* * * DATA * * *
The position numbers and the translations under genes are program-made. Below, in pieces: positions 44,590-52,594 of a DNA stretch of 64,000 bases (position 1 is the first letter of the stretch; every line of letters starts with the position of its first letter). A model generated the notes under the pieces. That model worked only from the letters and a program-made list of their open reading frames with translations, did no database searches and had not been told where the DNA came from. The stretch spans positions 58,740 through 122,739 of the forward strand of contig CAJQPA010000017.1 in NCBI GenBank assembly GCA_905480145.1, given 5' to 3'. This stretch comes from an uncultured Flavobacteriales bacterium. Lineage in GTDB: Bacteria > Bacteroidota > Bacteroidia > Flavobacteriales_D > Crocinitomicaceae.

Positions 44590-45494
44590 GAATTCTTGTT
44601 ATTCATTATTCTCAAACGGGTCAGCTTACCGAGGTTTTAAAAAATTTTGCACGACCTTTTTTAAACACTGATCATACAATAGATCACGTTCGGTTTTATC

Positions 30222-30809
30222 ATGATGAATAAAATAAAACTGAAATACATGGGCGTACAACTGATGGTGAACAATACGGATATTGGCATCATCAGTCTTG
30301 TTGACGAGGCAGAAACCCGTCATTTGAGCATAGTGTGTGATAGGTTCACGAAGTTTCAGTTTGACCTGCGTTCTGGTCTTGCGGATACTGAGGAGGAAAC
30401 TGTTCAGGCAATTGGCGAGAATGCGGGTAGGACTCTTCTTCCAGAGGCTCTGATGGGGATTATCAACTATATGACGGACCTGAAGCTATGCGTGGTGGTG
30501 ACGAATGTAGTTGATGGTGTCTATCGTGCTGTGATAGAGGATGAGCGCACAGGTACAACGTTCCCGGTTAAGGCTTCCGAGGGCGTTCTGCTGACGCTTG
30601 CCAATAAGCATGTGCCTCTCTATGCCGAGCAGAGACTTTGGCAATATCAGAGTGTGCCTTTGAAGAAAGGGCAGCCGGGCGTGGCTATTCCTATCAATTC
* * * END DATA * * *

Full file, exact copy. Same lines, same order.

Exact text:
The position numbers and the translations under genes are program-made. Below, in pieces: positions 44,590-52,594 of a DNA stretch of 64,000 bases (position 1 is the first letter of the stretch; every line of letters starts with the position of its first letter). A model generated the notes under the pieces. That model worked only from the letters and a program-made list of their open reading frames with translations, did no database searches and had not been told where the DNA came from. The stretch spans positions 58,740 through 122,739 of the forward strand of contig CAJQPA010000017.1 in NCBI GenBank assembly GCA_905480145.1, given 5' to 3'. This stretch comes from an uncultured Flavobacteriales bacterium. Lineage in GTDB: Bacteria > Bacteroidota > Bacteroidia > Flavobacteriales_D > Crocinitomicaceae.

Positions 44590-45494
44590 GAATTCTTGTT
44601 ATTCATTATTCTCAAACGGGTCAGCTTACCGAGGTTTTAAAAAATTTTGCACGACCTTTTTTAAACACTGATCATACAATAGATCACGTTCGGTTTTATC

Positions 30222-30809
30222 ATGATGAATAAAATAAAACTGAAATACATGGGCGTACAACTGATGGTGAACAATACGGATATTGGCATCATCAGTCTTG
30301 TTGACGAGGCAGAAACCCGTCATTTGAGCATAGTGTGTGATAGGTTCACGAAGTTTCAGTTTGACCTGCGTTCTGGTCTTGCGGATACTGAGGAGGAAAC
30401 TGTTCAGGCAATTGGCGAGAATGCGGGTAGGACTCTTCTTCCAGAGGCTCTGATGGGGATTATCAACTATATGACGGACCTGAAGCTATGCGTGGTGGTG
30501 ACGAATGTAGTTGATGGTGTCTATCGTGCTGTGATAGAGGATGAGCGCACAGGTACAACGTTCCCGGTTAAGGCTTCCGAGGGCGTTCTGCTGACGCTTG
30601 CCAATAAGCATGTGCCTCTCTATGCCGAGCAGAGACTTTGGCAATATCAGAGTGTGCCTTTGAAGAAAGGGCAGCCGGGCGTGGCTATTCCTATCAATTC